In 2012, United Way of Greater Philadelphia and Southern New Jersey (UWGPSNJ) proposed a coordinated statewide planning process that would extend the local work of PSAYDN members to advance quality improvement systems (QIS). Focused initially on older youth and programs serving K-8 youth who were not in the Keystone Stars system, this effort sought to build internal program capacity to self-assess quality and to incorporate the use of outcomes data to inform program improvements. Ultimately, the addition of outcomes data collection expanded the relevance of the project to also include school-age care programs that were already part of Keystone Stars. Leveraging funding from UWGPSNJ and the Wallace Foundation, phase I of a QIS pilot began in 2013 with support from a statewide steering committee of PSAYDN members and with implementation by Philadelphia youth systems leaders and providers across various networks. Informed by their efforts, and with continuing support from the National Institute for Out of School Time (NIOST), PSAYDN is currently engaging with additional networks across the state to launch Phase II of the pilot starting in Fall 2014.
In Philadelphia, the BOOST system of systems collaborative coordinated local implementation of a quality improvement and outcomes pilot during the 2013-14 school year. A leadership team with representatives from the Department of Human Services (DHS), PHMC, the Free Library and the Department of Recreation has worked closely with a contracted project coordinator to identify participating programs and to manage training and technical assistance supports for data collection and quality improvement. PHMC and DHS implemented a formalized continuous quality improvement process in their OST network , which entailed nearly all sites completing the PSAYDN quality self-assessment and 18 programs instead using NIOST’s APAS (Afterschool Program Assessment System) pilot and APT-O (Assessment of Program Practices Tool for Observation) assessment and also incorporating data collection and analysis using NIOST’s Survey of AfterSchool Youth Outcomes (SAYO). Using the results from these initial assessment data, PHMC program specialists worked with programs to define two or three priority quality improvement goals and related action steps to be achieved by the end of the school year. Program Specialists followed up with sites throughout the school year to monitor and support their progress. This process will continue in 2014-15 with more programs beginning to collect outcomes data and incorporate that pre/post data into quality improvement planning.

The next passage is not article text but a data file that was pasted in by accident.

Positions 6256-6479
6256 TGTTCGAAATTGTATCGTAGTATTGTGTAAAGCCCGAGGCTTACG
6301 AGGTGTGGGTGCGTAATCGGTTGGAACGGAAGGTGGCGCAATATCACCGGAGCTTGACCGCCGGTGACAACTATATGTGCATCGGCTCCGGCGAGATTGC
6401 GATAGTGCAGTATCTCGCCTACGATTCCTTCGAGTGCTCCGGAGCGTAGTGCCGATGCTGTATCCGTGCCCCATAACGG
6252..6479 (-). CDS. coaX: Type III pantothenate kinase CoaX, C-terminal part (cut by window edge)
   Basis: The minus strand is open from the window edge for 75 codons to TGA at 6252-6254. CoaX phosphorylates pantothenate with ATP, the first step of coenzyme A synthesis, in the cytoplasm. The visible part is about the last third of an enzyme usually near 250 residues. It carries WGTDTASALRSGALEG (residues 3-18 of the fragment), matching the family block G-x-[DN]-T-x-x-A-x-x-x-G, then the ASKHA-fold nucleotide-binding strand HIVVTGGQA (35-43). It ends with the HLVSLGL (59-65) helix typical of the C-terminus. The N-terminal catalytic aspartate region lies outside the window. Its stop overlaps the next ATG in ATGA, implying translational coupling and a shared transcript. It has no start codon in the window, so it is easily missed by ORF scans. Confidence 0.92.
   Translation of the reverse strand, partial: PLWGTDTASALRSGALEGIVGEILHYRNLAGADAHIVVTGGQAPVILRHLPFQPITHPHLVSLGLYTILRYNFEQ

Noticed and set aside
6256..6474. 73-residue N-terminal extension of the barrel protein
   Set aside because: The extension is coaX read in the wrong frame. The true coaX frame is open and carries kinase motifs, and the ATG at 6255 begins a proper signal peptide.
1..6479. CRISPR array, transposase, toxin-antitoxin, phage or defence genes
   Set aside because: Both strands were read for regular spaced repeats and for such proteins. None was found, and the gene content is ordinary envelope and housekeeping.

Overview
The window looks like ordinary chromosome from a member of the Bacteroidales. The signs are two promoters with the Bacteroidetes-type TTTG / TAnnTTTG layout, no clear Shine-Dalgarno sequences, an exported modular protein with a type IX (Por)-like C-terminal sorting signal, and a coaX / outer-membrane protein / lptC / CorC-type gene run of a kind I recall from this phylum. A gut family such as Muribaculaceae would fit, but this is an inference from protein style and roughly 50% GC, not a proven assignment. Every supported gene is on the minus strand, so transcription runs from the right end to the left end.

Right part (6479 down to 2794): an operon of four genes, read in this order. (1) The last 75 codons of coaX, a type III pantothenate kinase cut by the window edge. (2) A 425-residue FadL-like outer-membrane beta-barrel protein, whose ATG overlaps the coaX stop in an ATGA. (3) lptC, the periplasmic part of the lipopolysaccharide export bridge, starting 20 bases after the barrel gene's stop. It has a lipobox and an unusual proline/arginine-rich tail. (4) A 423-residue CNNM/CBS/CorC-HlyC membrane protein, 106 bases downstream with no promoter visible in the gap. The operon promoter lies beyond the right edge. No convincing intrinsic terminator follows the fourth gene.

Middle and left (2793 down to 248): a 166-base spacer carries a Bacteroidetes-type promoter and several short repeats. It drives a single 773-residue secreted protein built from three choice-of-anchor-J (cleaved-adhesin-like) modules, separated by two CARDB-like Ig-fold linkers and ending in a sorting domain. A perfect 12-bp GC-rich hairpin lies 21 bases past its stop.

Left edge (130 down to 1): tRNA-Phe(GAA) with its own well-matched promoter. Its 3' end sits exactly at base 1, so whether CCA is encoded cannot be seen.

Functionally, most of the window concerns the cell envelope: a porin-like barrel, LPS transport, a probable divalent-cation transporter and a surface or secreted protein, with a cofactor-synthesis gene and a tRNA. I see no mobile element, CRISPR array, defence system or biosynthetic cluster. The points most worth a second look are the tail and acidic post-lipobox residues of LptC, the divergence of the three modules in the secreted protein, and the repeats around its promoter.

Moving forward in other regions and funding networks without the benefit of available funding to expand a statewide system, PSAYDN is taking a multilevel approach—supporting networks’ existing efforts while providing coordination to define and advance quality system-building goals across the state. The QIS pilot and work to date have helped distill insights into what is needed to institutionalize a culture of continuous quality improvement and more effectively support measurable impact on youth outcomes. Recruiting new networks and programs to take part in quality improvement, as well as securing resources to support this work, requires a compelling case for the benefits (What’s in it for me?) and a clear understanding of expectations (What’s required of me?). Connecting quality improvement efforts to increased resources and knowing program efforts are making a difference are key motivators. Personal relationships are essential for securing buy-in, working together towards shared goals and making the culture change needed to institute quality improvement. Determining some common youth outcomes to measure across networks—starting with positive relationships and engagement in learning—sets the stage for collective impact, supported by vetted assessment tools and QIS core components. All participating networks and programs will incorporate quality self-assessment, measure targeted short-term outcomes and support work toward quality improvement plan goals. Across Pennsylvania, quality improvement efforts might be tied to a particular funding stream or a more grassroots approach like the provider-driven Quality Campaign of the Allegheny Partners for Out of School Time. Options for variations within networks are offered within the agreed-upon framework. By building networks’ capacities to support outcomes data collection and quality improvement, PSAYDN partners strengthen the field and help increase public support, increasing the number of programs that demonstrate and sustain impact and ultimately leading to more positive outcomes for the children and youth who participate.